WASHINGTON ― Republican U.S. Senators didn’t have a lot of substantive things to say Monday about the news that President Donald Trump apparently asked the head of a foreign government to investigate one of his top 2020 rivals.

Senate Majority Leader Mitch McConnell (R-Ky.) sought to shape the party’s message early in the day when he lamented that Democrats had decided to “politicize” an allegation that the president may be corrupting U.S. foreign policy to help himself win an election ― itself a political act.

“Although we don’t know the substance of the allegations, there is speculation that it relates to our relationship with Ukraine,” McConnell said in a speech on the floor, without addressing Trump’s conduct laid out in the complaint.

Like McConnell, most GOP senators pointedly avoided criticizing Trump on Monday, maintaining they could not comment without more facts about the matter. Some downplayed the story entirely.

“The Democrats are cranking up the outrage machine again,” Sen. John Barrasso (R-Wyo.) said. “They’re hoping they have something here. I just don’t see it.”

Last week, an inspector general for the intelligence community told Congress about an urgent whistleblower report about the president’s behavior toward a foreign head of state. The Trump administration is blocking lawmakers from seeing the document, but Trump himself has been volunteering details of a July phone call with Ukrainian President Volodymyr Zelensky in which he repeatedly pressed Zelensky to investigate former Vice President Joe Biden and his son Hunter, according to The Wall Street Journal.

“It was largely the fact that we don’t want our people, like Vice President Biden and his son, creating to the corruption already in the Ukraine,” Trump said Sunday, describing the earlier call with Zelensky. The president has not offered any evidence the Bidens did anything wrong in Ukraine, however.

U.S. President Donald Trump has been volunteering details of his July phone call with Ukrainian President Volodymyr Zelensky,Omar Marques/SOPA Images/LightRocket via Getty Images U.S. President Donald Trump has been volunteering details of his July phone call with Ukrainian President Volodymyr Zelensky, pictured here.

Biden’s son sat on the board of a Ukrainian energy company at the same time his father oversaw policy toward Ukraine as vice president. One of Trump’s personal attorneys, Rudy Giuliani, has acknowledged that he asked the Ukranian government to investigate the Bidens.

It is illegal for a campaign to solicit anything of value from a foreign government.

HuffPost asked Sen. Josh Hawley (R-Mo.) if he’s OK with the president asking a foreign government to help him win an election.

“Is that what he did?” Hawley asked, appearing to disagree with the premise of the question. “He asked them for help with an election? Can you send me that?”

Other Republicans said the Senate Intelligence Committee ought to have a chance to investigate the whistleblower’s claims away from the public eye. The panel may hear from Intelligence Community Inspector General Michael Atkinson, who was appointed by Trump, as early as this week. Joseph McGuire, the acting director of national intelligence, will also appear before the House Intelligence panel on Thursday, a hearing that is expected to be closely watched by Democratic leaders under pressure to begin impeachment proceedings.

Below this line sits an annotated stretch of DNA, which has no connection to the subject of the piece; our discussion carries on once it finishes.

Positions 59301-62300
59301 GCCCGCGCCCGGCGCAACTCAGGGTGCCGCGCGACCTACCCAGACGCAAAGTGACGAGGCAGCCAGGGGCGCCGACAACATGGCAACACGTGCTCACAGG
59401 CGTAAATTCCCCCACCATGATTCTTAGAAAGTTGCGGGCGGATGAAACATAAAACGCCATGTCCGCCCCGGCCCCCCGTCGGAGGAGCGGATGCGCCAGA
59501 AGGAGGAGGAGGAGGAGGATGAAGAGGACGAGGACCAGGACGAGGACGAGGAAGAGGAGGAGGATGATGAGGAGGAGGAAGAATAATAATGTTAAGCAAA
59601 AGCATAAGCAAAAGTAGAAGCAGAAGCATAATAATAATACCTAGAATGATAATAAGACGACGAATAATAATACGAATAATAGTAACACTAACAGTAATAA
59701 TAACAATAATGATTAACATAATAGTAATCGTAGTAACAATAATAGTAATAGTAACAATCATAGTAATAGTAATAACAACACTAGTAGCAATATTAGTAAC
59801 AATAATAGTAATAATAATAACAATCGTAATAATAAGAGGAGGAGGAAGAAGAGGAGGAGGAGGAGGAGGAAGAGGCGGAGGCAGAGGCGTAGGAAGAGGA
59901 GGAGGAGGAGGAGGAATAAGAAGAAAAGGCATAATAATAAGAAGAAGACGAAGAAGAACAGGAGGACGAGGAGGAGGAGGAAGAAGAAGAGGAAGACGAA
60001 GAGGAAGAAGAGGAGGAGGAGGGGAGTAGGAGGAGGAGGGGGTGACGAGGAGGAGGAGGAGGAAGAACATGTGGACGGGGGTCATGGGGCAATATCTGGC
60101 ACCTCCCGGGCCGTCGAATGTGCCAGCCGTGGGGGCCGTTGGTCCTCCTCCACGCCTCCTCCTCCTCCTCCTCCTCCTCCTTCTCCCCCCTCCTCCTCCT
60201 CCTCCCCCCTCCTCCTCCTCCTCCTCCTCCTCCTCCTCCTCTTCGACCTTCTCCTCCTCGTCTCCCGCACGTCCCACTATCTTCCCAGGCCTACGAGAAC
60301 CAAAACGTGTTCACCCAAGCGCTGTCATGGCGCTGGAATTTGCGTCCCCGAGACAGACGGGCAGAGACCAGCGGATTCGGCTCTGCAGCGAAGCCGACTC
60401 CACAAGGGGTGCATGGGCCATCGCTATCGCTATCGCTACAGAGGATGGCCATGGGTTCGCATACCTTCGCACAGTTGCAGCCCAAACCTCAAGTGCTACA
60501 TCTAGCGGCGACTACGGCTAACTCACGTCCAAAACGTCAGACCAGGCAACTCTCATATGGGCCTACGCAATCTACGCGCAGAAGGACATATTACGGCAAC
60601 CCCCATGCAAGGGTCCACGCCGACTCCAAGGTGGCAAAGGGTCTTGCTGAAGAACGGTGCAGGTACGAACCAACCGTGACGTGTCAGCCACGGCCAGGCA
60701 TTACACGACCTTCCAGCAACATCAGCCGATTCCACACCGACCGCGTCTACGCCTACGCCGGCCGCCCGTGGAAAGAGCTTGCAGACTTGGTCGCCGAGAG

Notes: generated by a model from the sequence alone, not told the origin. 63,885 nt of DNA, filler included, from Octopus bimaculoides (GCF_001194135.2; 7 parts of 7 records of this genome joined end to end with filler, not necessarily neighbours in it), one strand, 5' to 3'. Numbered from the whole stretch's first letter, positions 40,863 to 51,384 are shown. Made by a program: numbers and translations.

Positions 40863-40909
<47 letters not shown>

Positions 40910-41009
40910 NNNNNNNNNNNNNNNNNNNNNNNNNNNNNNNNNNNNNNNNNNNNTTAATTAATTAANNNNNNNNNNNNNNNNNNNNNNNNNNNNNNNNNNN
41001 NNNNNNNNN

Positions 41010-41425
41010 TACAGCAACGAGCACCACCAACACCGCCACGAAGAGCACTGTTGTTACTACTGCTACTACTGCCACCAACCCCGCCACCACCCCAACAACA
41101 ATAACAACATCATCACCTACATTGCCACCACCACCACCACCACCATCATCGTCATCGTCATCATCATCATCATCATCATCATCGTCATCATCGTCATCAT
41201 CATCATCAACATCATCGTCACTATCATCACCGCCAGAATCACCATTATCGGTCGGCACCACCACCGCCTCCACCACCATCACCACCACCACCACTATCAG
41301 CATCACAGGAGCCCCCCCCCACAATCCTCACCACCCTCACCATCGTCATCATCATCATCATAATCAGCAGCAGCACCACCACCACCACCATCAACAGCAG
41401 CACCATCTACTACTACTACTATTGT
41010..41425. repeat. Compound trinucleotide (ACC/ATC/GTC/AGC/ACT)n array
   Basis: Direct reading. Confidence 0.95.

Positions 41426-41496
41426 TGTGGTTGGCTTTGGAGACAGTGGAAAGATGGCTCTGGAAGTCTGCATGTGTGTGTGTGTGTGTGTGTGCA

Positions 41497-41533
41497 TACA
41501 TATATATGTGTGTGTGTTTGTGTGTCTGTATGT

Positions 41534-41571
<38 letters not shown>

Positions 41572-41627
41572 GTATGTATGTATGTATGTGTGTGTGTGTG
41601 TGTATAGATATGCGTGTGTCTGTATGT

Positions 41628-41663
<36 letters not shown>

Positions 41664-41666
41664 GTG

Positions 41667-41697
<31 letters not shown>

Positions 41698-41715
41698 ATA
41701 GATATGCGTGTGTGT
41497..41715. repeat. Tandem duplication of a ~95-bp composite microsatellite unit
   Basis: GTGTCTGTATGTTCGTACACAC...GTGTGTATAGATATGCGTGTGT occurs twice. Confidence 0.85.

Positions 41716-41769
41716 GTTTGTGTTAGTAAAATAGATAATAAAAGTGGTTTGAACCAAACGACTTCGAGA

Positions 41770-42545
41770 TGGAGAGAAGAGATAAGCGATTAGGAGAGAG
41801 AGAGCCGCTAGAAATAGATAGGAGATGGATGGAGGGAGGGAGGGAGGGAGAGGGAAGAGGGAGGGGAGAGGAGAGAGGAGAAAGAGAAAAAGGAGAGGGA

He asked them for help with an election? Can you send me that? Sen. Josh Hawley (R-Mo.)

Part of the story is that the Trump administration withheld a promised $250 million worth of military assistance from Ukraine while pressing for an investigation into the Bidens, prompting some Democrats to accuse the president of committing an impeachable offense by using his administration to dig up dirt on a political opponent abroad. Trump has denied there was a quid pro quo, however, even as he continued to attack Biden over his work in Ukraine.

McConnell said Monday that he and his staff had repeatedly urged officials in the State Department and the Defense Department to hand over the aid since Ukraine is an ally in the geopolitical struggle with Russia. But he did not address why the administration put a hold on it in the first place.

“I was very glad to see the White House release security assistance to Ukraine,” he said.

Sen. Shelley Moore Capito (R-W.Va.) said she hoped a transcript of the president’s call with Zelensky would clear things up. Sen. Mitt Romney (R-Utah), a frequent critic of Trump, agreed, adding that it is “very important that the transcript and potentially as well the whistleblower come forward.”

Asked if it was appropriate for the president to be talking about his political opponents with foreign leaders, Capito said, “Probably not.”

But Sen. Joni Ernst (R-Iowa) declined to address the question entirely.

“I’m not going to talk about what’s appropriate or what’s not appropriate,” Ernst told HuffPost.

Sen. Marco Rubio (R-Fla.) went furthest in criticizing Trump’s conduct on Monday, but he cautioned that more information was needed to make an assessment.

“I don’t believe he should have done it, but that in and of itself doesn’t make it an impeachable offense,” Rubio said when asked if the president ought to be bringing up Biden with the president of Ukraine.

But Trump’s apparent pressure on the Ukrainian government to go after Biden, who is running for the Democratic presidential nomination, has unnerved even some centrist Democrats in the Senate who have been against opening a potentially divisive impeachment inquiry.

“I have been very reluctant to support impeachment up until now. I am giving some serious thought about my position,” Sen. Chris Murphy (D-Conn.) told reporters on Monday, adding that Trump has “fundamentally corrupted his office.”

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